When it comes to taking on criminals, looking to business may not be an obvious step.
Many people think of big business and huge multinational companies when they think of businesses.
Giants like Dixons, Amazon and Tesco all have a big presence in Hertfordshire – but the vast majority of businesses in the county are small or medium-sized enterprises, employing one, two or maybe a handful of staff.
They don’t always make big bucks – often just enough to support one person or one family – but they are the bedrock of the county’s economy.
You might ask, what business do I have in talking about business? Shouldn’t I be more interested in catching criminals? Of course I am, but that is exactly why I want to engage companies of all sizes.
Many small firms operate on such small margins that the difference between a good week and a bad week could be just a few sales, a few hours’ work or a few pounds. When they lose out because of a crime, it can be devastating.
I have stated many times my ambition to bring together businesses in order to prevent crime or anti-social behaviour before it happens in the first place.
It is part of my agenda for active community involvement outlined in my police and crime plan, including what I call ‘business sense’.
Not only should police help businesses to prevent crime but the force can learn from business about how to work smarter and more efficiently.
At a recent constabulary awards ceremony, it was good to see officers from Dacorum being recognised for their excellent work, including PC David Oram and Special Constable Nigel Lacey.
It was particularly pleasing to see Special Constable Richard Downs, well known to me and many other Flamstead villagers, scoop the Rural Officer of the Year Award.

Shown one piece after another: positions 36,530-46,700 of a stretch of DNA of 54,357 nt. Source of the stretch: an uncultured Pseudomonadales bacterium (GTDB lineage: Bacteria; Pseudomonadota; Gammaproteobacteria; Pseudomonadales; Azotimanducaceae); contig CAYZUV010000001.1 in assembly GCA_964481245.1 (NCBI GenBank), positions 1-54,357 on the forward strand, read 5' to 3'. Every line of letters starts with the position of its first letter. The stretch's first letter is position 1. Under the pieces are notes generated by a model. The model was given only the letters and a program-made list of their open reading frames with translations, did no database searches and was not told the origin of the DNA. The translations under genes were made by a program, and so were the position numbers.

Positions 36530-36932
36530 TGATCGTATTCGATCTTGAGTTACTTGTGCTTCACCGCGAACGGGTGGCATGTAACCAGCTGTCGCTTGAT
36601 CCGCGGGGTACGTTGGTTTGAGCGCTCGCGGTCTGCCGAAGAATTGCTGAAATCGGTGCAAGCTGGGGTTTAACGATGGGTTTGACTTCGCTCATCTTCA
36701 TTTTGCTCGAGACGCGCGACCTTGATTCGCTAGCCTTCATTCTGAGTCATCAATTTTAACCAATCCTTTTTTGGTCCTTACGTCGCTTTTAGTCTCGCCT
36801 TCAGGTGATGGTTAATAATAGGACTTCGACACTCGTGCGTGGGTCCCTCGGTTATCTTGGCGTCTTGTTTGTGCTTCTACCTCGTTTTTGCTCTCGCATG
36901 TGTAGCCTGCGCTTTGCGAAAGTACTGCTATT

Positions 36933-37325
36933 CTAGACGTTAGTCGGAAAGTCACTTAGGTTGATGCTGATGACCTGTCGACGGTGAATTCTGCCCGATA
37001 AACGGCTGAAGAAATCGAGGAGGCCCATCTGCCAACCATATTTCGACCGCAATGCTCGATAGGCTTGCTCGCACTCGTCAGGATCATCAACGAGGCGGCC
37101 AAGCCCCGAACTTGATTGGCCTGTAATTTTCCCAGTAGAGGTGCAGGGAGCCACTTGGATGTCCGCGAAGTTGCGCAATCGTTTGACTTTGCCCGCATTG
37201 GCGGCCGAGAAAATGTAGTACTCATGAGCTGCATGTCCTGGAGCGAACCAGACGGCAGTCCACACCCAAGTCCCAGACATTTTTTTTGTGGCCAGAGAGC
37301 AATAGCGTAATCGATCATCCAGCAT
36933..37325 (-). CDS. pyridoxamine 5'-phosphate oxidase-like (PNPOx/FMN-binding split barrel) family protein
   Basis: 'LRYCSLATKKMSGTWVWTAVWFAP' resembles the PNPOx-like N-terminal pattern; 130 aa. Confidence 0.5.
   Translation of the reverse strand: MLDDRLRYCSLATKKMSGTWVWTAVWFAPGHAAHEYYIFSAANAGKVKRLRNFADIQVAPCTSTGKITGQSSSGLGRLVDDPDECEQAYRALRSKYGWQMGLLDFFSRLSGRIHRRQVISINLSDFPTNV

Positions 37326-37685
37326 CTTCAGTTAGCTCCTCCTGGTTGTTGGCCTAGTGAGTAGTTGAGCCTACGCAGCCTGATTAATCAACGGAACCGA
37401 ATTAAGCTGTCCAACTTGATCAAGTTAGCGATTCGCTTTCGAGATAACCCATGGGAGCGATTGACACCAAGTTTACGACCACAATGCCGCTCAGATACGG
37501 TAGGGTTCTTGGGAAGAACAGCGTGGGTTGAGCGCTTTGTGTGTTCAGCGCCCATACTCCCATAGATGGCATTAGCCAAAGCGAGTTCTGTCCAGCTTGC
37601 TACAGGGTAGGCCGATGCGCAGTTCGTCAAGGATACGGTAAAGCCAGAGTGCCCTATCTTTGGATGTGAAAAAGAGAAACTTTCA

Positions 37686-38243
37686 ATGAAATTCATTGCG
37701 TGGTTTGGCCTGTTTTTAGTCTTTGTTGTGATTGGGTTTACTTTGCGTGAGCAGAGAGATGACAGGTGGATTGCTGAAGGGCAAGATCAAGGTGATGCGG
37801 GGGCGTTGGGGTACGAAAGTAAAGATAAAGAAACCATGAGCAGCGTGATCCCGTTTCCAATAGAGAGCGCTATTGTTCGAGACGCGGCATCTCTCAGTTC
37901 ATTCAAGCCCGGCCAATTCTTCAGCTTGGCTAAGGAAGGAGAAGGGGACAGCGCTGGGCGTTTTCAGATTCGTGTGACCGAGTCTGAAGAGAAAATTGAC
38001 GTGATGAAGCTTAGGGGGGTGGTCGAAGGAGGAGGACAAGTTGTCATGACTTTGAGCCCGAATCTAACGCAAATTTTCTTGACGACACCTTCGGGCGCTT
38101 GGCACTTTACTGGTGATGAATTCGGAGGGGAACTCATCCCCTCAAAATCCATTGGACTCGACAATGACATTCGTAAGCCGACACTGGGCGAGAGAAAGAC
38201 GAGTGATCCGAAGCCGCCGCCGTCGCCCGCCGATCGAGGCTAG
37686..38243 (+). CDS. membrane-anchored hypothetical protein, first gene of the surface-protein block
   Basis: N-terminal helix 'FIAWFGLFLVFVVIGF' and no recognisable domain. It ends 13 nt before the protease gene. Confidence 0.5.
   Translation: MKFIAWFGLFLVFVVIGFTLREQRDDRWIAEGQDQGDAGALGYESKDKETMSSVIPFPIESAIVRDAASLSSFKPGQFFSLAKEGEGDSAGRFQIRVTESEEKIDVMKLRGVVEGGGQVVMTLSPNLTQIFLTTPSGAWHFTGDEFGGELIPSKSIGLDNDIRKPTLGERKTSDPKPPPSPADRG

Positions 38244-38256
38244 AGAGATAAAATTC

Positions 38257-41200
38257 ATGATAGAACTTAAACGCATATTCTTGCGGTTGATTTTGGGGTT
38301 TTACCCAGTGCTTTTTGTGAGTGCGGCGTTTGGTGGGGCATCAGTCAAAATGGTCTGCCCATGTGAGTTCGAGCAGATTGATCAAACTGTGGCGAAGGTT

He conducts patrols in a 4x4 vehicle that was partly privately sponsored. To many on his beat he is the face of local policing and provides welcome reassurance.
This wouldn’t have been possible without contributions from businesses, but they knew that it made sense to get involved and they are now benefiting from his presence. I want every rural area to have a ‘Richard’.
Business participation doesn’t have to involve huge sums. At a recent ‘barn meet’ in East Herts, breakfast buns were supplied by a local firm – a welcome addition given the early morning start. A new Polaris off road vehicle, paid for by a local resident, was also unveiled which officers will use to tackle criminals off the beaten track.
In Watford, nightclubs and bars have clubbed together to introduce a scheme that checks and records the identity documents of everyone entering the premises. Again, they knew it made sense to get involved and they are reaping the rewards already with lower reports of crimes on their premises and a boost to trade as a result.
The common element is that, with a bit of encouragement, businesses have seen the advantages of each opportunity and then jumped on board. Now they are reaping the benefits. Business sense just makes sense!
David Lloyd is the police and crime commissioner for Herts. You can find out more about his work online at www.hertscommissioner.org or contact his office on 01707 806100